In a groundbreaking laboratory trial, researchers at the Massachusetts Eye and Ear Research Institute in the U.S. have successfully regrown corneal tissues using adult stem cells. The team behind the study believe that this breakthrough could potentially help people battling eye diseases, and those who have suffered burns or chemical attacks/accidents.
The major breakthrough involved growing adult stem cells for the very first time, and the scientists heading up the study are hoping that their research could be used to help develop a cure for blindness.
The team at the Massachusetts Eye and Ear Research Institute identified a molecule known as ABCB5, which is a kind of indicator for the typically difficult to locate limbal stem cells. Limbal stem cells are found in the eye’s basal limbal epithelium, or limbus. It is these limbal stem cells that are essential to maintaining and regenerating the tissue in the cornea. Losing the limbal cells, due to an injury or disease, is the biggest causes of sight impairment and blindness.
Historically, any treatment concerning cornea regeneration has been down the tissue or transplant route, but it has been proven difficult to establish whether any limbal stem cells were present in the grafts. As such, results were inconclusive.
The team at Massachusetts used antibodies to detect any ABCB5 molecules in tissue from dead human donors. They then used them to regrow anatomically correct, fully functional human corneas in mice. The study has been published in the medical journal Nature, with the study’s co-lead author Doctor Bruce Ksander, stating: “Limbal stem cells are very rare, and successful transplants are dependent on these rare cells. This finding will now make it much easier to restore the corneal surface. It’s a very good example of basic research moving quickly to a translational application.”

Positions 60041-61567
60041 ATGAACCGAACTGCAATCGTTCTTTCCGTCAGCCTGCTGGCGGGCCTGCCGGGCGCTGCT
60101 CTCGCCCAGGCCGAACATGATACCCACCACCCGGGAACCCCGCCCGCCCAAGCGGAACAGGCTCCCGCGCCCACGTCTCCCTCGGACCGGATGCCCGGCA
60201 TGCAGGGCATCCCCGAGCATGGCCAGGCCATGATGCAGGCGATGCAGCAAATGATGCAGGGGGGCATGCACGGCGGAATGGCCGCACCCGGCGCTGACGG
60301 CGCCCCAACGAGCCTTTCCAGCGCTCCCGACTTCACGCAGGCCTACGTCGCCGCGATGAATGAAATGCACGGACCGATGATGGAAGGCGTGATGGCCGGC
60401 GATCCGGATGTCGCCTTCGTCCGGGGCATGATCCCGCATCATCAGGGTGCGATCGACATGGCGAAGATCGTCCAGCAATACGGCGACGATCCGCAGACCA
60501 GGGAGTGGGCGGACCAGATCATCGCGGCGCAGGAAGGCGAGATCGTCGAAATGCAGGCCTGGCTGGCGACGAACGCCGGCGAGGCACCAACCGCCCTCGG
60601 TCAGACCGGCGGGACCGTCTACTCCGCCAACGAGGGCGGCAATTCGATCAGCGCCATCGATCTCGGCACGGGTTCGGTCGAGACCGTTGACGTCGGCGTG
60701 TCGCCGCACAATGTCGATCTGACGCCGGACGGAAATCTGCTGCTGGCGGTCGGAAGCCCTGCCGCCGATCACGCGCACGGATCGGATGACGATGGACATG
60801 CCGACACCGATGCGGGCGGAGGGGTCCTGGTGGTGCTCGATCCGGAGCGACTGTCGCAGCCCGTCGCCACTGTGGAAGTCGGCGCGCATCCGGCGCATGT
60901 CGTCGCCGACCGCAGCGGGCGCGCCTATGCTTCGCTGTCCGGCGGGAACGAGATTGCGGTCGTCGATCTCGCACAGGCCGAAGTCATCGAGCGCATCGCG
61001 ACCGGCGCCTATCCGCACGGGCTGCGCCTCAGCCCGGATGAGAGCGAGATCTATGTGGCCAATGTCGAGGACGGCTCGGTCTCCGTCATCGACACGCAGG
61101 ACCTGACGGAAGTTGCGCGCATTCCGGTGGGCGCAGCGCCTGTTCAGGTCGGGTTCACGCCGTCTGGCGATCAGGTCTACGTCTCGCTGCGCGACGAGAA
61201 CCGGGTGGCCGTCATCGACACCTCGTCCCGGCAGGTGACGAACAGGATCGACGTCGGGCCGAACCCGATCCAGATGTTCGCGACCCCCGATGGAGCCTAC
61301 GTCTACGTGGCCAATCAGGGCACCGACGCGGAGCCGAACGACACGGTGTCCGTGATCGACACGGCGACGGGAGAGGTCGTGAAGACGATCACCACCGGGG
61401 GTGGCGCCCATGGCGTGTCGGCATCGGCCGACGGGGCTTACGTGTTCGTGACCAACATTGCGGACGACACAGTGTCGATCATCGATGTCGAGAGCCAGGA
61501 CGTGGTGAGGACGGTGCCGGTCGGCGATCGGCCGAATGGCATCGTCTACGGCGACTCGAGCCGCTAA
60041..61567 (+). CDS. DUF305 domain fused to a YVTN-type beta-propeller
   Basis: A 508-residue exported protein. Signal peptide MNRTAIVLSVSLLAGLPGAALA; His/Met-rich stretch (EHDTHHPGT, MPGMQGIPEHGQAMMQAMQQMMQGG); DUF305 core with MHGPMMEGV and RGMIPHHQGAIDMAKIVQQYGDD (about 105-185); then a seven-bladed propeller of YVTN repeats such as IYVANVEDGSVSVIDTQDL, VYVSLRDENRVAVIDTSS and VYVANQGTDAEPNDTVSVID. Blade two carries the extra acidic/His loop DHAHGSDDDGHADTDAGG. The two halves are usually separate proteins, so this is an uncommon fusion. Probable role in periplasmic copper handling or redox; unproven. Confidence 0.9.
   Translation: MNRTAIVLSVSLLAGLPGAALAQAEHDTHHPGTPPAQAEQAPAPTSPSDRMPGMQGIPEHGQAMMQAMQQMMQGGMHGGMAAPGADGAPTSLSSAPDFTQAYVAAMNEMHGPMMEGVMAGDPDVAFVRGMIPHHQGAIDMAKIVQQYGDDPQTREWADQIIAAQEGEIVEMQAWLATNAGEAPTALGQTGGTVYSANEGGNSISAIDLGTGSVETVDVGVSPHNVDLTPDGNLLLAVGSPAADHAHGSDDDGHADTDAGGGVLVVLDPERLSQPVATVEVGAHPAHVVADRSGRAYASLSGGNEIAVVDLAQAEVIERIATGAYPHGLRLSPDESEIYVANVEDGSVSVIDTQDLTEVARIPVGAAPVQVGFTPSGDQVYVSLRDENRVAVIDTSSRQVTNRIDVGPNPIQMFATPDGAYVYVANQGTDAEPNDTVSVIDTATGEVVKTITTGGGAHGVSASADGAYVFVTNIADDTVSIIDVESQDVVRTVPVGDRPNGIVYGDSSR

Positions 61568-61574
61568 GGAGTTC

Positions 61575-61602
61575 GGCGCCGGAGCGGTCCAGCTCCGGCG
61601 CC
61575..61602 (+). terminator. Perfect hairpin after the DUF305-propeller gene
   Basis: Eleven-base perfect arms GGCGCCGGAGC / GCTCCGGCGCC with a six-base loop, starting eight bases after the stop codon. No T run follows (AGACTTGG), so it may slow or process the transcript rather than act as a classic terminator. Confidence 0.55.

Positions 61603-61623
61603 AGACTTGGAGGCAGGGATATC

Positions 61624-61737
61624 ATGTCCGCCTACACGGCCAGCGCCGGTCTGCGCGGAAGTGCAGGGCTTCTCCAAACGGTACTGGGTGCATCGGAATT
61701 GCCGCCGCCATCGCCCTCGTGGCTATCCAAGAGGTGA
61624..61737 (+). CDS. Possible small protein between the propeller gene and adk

Lead researchers, Dr. Markus Frank of Boston Children’s Hospital, told Fox News: “[The corneal tissue] – this is a tissue that has inherent turnover capacity; the cells are being shed and being replaced continuously. This capacity to restore is produced by the limbal stem cell population, and while it’s known that such cells exist, the identity and their exact molecular markers…have not been known.”
The Boston lab crucially found the elusive ABCB5 molecule some 10 years ago, discovering it in skin and intestine precursor cells. It was only more recently that the team realised that it was an important factor in the eye’s limbal stem cells. The team carried out tests to prove their suspicions, which involved two sets of mice; one set which lacked a fully functioning ABCB5 gene and ones with a fully functioning ABCB5 gene.
The mice with no ABCB5 lost their limbal stem cells and could not repair injuries to their corneas. Dr Frank said: “When we found this…we thought if we could enrich or isolate these ABCB5-positive cells and transplant them, they should be able to cure corneal disease. We showed that this capacity to regrow tissue was only located within the ABCB5-posivite graft,” He added: “When we grafted in the same setup the ABCB5-negative cells, these cells were unable to do that.”
The team feel that they are now ready to move onto human patients, as Dr Frank says: “For the first step, we’re really working towards an autologous graft in patients who are blind in one eye. And then the second step, we’d really work towards using donor derived cells to transplant in a similar manner that may require immune suppression – but it may not.”
And experts around the world are impressed, Harminder Dua, a professor of ophthalmology at the University of Nottingham, who was not involved in this study, said: “This paper represents a very comprehensive and well conducted piece of work that takes use closer to the precise identification of stem cells. Applying this knowledge to a clinical setting could help improve the outcomes for patients who need corneal reconstruction.”